One Of The Deadliest Rural Roads Is In This Western State

Utah's Highway 6 is known as one of the deadliest roads in all of the U.S.The 60-mile route travels between the communities of Spanish Fork and Price, and it's often used by people traveling from central Utah to recreation spots further south, like Utah's Mighty Five national parks around Moab. What makes the remote rural corridor so perilous is not traffic jams or an abundance of intersections; it's a combination of road and weather factors that put drivers at risk for high-speed collisions. 

Weaving through mountains and high desert underneath an endless sky, Highway 6 is one of those roads that makes you want to drive a little faster (it's the Wild West, right?). Add to that the high number of big trucks on the road, its curviness and narrowness, a dearth of dividers and passing lanes, and slippery road conditions in winter, and what you end up with is a recipe for disaster. Drivers who attempt to pass slow-moving vehicles or fall asleep at the wheel may cross over into oncoming traffic at an inopportune moment, resulting in a head-on collision. Making matters worse, emergency assistance may be a long way off due to the road's remoteness and thus, a long way off from major trauma centers. 

How road improvements are making a difference

At one time, fatal accidents on Highway 6 were as common as pig tracks. Most locals could even name someone (or even a few someones) who had met their demise on its cursed pavement. "Parents, when they send their kids away for college, that's one of the big concerns. 'Do I send them north so they travel Highway 6? Or, do we go south where it's not so dangerous?'" said Brad King, a resident of the area and former member of the Utah Legislature, in an interview with NPR. The overload of grim statistics finally prompted the Utah Department of Transportation to take action. 

After conducting safety studies, it invested around $148 million in road improvements over the past 18 years, adding rumble strips, barriers, passing lanes, and electronic signs reminding drivers to slow down around curves. While these changes have reduced accident rates along the highway by around 60%, horrific crashes still occur, with at least 13 traffic fatalities on Highway 6 in 2023 alone. Moreover, recent activity on the popular Eastern Utah Road and Weather Conditions Facebook page (which has over 15,000 members) suggests that safety remains a concern, with one recent post warning "Be aware on Hwy 6 today. It feels like a NASCAR race this morning."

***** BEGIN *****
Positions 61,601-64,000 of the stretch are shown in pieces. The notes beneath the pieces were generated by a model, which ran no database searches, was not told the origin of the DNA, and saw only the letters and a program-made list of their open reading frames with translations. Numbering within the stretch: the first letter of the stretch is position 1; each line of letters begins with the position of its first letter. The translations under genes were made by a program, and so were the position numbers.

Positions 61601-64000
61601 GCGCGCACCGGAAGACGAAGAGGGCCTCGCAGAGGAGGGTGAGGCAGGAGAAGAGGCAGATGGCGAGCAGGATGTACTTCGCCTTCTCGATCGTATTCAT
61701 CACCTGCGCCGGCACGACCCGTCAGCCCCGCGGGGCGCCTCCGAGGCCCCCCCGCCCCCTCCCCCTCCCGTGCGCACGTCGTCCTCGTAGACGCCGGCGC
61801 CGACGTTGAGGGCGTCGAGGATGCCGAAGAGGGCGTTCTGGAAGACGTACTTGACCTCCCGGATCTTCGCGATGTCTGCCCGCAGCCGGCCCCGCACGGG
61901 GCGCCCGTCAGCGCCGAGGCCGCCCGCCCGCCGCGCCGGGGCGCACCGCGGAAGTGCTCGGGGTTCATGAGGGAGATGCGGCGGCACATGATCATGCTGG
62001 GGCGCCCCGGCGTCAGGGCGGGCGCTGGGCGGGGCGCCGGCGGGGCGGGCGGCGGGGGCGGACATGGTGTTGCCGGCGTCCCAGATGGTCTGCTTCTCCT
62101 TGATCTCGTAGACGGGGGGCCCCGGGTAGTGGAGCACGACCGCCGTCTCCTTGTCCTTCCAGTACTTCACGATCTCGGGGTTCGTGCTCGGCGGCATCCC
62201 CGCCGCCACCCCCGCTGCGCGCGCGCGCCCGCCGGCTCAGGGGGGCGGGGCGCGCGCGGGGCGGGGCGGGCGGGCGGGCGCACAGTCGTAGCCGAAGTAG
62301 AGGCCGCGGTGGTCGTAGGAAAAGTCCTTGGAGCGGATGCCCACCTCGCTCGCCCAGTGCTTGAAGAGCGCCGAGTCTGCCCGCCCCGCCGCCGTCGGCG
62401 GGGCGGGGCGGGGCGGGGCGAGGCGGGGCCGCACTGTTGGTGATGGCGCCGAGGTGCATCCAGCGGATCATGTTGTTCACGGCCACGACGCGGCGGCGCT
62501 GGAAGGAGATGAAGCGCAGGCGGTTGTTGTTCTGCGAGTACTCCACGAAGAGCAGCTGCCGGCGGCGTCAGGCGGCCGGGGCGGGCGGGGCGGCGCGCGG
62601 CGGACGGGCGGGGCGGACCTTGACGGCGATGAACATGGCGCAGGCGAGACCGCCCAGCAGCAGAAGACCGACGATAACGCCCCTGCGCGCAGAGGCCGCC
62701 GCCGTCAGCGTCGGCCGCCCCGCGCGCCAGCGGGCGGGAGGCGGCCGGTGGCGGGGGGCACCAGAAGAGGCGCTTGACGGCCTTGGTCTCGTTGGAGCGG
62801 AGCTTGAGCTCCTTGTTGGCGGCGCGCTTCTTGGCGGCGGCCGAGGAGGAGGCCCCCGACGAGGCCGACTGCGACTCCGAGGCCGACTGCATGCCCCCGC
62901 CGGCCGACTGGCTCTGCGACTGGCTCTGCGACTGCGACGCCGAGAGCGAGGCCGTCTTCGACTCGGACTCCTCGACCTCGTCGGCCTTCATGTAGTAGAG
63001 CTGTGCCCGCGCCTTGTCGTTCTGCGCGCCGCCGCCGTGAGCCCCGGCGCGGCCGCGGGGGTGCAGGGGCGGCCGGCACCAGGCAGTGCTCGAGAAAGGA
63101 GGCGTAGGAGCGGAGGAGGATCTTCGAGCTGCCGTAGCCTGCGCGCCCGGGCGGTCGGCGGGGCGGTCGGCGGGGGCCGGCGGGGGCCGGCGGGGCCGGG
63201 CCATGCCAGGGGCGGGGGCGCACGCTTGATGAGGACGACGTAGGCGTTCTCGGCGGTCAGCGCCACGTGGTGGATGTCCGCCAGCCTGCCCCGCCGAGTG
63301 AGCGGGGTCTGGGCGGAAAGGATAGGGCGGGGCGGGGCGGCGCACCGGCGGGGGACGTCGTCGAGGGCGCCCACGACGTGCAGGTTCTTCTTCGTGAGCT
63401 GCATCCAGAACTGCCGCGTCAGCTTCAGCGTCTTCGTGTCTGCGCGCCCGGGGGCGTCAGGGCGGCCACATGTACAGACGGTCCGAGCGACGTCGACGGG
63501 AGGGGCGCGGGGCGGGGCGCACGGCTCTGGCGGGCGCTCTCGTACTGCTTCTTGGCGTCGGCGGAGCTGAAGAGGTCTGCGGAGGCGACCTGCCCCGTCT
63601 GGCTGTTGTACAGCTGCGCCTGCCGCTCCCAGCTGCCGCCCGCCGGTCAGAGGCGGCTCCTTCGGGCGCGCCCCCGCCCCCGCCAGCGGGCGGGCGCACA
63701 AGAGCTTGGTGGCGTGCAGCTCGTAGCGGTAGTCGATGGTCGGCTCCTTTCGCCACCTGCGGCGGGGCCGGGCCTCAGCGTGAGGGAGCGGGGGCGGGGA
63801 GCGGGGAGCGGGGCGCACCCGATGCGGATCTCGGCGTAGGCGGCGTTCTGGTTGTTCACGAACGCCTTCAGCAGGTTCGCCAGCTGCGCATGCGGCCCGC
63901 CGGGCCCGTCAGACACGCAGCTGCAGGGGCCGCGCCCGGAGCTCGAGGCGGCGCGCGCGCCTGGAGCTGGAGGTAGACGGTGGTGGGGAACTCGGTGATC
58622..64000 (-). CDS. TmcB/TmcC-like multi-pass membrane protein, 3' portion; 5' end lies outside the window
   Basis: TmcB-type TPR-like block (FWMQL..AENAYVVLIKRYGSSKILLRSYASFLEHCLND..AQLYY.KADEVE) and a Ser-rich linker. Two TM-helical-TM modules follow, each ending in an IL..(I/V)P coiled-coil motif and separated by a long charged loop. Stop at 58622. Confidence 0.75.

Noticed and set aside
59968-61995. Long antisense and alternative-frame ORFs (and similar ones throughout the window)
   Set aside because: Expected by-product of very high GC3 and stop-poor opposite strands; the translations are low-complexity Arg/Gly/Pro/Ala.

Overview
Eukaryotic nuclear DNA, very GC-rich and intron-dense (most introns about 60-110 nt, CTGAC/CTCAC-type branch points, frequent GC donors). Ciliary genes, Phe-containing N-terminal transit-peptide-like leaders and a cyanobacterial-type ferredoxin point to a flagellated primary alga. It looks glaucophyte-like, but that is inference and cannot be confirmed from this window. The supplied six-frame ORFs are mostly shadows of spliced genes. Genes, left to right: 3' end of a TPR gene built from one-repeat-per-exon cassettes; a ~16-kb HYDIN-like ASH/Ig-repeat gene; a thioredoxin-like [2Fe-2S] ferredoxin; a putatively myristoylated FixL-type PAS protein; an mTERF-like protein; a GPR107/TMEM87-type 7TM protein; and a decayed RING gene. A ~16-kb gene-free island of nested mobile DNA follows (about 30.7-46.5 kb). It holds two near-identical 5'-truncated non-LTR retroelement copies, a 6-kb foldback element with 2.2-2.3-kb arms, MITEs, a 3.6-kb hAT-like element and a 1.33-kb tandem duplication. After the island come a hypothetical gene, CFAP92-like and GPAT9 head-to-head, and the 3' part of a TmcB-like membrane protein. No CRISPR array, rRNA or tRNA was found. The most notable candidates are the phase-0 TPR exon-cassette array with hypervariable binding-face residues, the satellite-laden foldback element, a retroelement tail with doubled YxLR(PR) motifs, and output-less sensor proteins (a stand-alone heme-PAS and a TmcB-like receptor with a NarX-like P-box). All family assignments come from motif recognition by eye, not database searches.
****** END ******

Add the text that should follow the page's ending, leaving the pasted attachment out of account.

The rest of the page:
How to travel safely on Highway 6

The Utah Highway Safety Office maintains that most accidents along Highway 6 result from five types of dangerous driving errors: drifting into other lanes, over-correcting, exceeding the speed limit, driving too quickly in inclement weather conditions, and not yielding to other vehicles. "Poor driving behavior is a choice," said Jason Mettmann, the communications manager for the safety office, per Utah news outlet KUER. "These drivers are making the choice to go too fast for weather conditions or exceed the posted speed limit." If you're planning to travel along this roadway, please don't be one of those drivers. 

Along Highway 6 and other rural roads in Utah, abide by the posted speed limits, and especially check your speed around curves, in fog, and when the road is slick from rain, snow, or ice. It's definitely a good idea to check the weather forecast before starting your trip, but also recognize that weather can change unpredictably and rapidly when you're in the mountains. Be particularly careful when driving on the road in winter, especially on long, flat stretches where black ice may be present. The aforementioned Facebook group is quite active and can also serve as an excellent resource, with posts on topics ranging from weather, accidents, road closures, and even the latest new potholes to avoid. Users frequently share photos of current road conditions in the group to help people make smart travel decisions.